Daily Devotion 12 May 2020
Luke 17: 11-19 ‘The Grateful and the Ungrateful’
11 On the way to Jerusalem Jesus was going through the region between Samaria and Galilee. 12 As he entered a village, ten lepers approached him. Keeping their distance, 13 they called out, saying, ‘Jesus, Master, have mercy on us!’ 14 When he saw them, he said to them, ‘Go and show yourselves to the priests.’ And as they went, they were made clean. 15 Then one of them, when he saw that he was healed, turned back, praising God with a loud voice. 16 He prostrated himself at Jesus’ feet and thanked him. And he was a Samaritan. 17 Then Jesus asked, ‘Were not ten made clean? But the other nine, where are they? 18 Was none of them found to return and give praise to God except this foreigner?’ 19 Then he said to him, ‘Get up and go on your way; your faith has made you well.’
Strolling on the Downs recently, someone had obviously been at work with the many chunks of chalk lying around. Can you make out the ‘NHS’ surrounded by two hearts? I doubt whether this would be visible from Jevington or Willingdon; I doubt whether it would be visible well from the air either, and besides, who’s flying at the moment? Whoever arrayed these stones in this simple message of love and appreciation must have simply felt inspired to do purely for its own sake (and perhaps the odd passer-by). And who doesn’t feel great thanks at every story of healing, effort, support, and ingenuity which we hear about from those who work in the NHS, social care, and key industries.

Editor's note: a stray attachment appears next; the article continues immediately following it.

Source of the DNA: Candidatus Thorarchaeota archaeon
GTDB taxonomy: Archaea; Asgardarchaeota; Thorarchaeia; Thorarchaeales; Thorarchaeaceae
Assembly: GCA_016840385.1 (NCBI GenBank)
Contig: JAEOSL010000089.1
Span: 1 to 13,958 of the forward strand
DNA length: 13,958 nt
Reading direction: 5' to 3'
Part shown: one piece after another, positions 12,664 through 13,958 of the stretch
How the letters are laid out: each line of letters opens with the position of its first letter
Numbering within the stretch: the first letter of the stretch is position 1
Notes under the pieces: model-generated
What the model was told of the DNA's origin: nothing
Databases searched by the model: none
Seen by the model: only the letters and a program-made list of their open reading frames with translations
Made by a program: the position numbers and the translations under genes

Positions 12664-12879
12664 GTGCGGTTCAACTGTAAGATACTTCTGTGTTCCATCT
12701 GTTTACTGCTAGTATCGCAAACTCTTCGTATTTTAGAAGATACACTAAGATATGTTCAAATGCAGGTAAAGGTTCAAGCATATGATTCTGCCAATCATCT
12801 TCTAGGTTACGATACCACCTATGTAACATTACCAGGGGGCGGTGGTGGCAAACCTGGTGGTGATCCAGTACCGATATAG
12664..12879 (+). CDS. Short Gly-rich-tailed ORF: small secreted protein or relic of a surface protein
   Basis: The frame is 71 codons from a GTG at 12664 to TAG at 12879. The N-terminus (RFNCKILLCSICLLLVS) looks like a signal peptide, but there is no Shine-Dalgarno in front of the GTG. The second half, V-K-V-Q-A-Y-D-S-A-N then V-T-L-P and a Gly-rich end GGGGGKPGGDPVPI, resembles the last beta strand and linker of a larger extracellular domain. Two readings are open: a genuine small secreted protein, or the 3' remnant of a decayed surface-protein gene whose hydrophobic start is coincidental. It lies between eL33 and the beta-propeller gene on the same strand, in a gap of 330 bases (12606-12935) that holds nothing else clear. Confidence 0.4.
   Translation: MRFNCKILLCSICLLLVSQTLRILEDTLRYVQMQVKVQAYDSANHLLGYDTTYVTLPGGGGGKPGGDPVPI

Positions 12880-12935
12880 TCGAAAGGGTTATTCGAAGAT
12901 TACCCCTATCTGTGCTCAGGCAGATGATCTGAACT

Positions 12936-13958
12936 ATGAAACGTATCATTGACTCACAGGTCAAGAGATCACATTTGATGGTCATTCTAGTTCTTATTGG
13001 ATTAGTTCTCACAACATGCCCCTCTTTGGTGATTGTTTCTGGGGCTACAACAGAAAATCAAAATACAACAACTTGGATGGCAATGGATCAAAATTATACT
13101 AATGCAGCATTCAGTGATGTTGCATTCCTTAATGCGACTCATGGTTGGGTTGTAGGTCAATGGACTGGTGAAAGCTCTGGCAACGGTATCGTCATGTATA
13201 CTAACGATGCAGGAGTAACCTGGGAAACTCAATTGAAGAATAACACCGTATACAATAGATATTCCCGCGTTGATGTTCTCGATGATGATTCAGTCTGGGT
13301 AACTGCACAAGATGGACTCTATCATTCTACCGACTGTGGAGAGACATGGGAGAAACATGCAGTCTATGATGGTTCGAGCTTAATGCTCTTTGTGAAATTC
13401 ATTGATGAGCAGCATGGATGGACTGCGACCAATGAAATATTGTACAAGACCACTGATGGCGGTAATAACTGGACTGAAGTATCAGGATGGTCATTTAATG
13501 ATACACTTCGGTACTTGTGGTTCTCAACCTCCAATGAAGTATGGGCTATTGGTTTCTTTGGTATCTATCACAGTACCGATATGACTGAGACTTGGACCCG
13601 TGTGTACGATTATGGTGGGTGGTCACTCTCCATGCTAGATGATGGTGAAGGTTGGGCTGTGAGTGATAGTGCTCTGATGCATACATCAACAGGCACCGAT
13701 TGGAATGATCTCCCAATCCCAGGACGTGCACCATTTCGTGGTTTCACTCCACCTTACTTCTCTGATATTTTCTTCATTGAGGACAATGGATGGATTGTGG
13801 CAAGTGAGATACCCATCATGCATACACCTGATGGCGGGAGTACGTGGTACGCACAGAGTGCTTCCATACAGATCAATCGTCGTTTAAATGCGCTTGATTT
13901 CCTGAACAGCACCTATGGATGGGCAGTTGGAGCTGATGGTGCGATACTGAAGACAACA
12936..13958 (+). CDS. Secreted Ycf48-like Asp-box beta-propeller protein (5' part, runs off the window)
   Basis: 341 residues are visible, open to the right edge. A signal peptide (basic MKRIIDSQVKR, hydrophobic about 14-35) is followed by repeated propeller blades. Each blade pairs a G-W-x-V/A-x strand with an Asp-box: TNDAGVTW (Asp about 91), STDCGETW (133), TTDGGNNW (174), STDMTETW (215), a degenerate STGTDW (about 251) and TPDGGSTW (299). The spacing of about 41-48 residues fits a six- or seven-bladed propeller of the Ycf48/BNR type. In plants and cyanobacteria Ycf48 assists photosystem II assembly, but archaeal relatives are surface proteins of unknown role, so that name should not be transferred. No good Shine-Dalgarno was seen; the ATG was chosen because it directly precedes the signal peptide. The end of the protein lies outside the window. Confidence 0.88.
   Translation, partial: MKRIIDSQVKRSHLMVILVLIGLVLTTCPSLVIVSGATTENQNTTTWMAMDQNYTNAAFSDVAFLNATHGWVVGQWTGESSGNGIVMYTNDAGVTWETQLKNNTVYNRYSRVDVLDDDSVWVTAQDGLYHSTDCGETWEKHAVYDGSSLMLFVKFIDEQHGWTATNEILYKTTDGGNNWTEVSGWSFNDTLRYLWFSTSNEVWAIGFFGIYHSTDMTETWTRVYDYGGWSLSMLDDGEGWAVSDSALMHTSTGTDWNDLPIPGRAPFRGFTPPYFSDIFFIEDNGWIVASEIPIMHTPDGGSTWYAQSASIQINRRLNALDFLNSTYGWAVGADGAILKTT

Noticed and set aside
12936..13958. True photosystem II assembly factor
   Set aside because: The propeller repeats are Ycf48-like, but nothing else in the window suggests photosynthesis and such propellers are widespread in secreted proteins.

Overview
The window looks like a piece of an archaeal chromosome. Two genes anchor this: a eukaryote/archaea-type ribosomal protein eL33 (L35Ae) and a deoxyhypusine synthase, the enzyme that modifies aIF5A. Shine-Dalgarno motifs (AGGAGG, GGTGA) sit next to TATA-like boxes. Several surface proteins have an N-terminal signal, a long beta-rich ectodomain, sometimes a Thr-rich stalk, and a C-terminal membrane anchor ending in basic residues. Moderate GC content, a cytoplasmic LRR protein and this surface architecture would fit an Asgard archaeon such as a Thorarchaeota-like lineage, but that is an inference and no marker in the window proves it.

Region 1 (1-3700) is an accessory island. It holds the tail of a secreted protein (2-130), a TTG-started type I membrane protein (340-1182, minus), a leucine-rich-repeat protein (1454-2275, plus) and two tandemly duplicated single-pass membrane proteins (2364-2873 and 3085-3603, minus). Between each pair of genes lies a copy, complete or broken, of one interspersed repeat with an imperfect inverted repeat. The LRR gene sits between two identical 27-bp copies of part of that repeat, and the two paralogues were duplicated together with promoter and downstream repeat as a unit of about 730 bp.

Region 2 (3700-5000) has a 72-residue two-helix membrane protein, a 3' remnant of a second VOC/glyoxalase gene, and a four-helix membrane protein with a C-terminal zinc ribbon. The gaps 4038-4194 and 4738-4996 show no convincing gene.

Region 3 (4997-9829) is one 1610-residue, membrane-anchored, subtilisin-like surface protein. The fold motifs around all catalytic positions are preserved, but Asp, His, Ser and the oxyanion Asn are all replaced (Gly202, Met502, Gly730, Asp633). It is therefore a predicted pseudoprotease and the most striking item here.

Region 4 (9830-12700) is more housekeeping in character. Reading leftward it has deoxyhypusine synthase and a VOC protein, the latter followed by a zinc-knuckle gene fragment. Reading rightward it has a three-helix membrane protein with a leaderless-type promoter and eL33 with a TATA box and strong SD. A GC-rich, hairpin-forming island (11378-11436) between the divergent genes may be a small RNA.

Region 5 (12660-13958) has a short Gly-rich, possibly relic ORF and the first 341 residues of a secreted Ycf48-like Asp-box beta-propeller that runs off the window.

Feel free to take to the hillsides and arrange stones; feel free to stand at your door and applaud and whistle and cheer (I whistle). Above all, give thanks in your heart for the gifts of love and sacrifice which are profoundly expressed by so many, even to the point of risking and losing life.
All ten lepers were healed, but only one gave thanks. It feels unsatisfactory – that something is missing for the nine, as if they had only a physical healing experience but somehow missed out being made fully whole. The one enjoyed this: a healing of body and a heart full of thanksgiving too. In these times, may we be receive graciously, and give thanks generously in return.
Tender and loving God
May we never take for granted the gifts and sacrifices of others,
May we never receive lightly that which has been a costly gift to give.
May we have hearts full of praise for your goodness, Lord,
and learn anew to thank our brothers and sisters who resemble your giving Son. AMEN.
Image, Reflection and Prayer all © 2020 Paul Tabraham.
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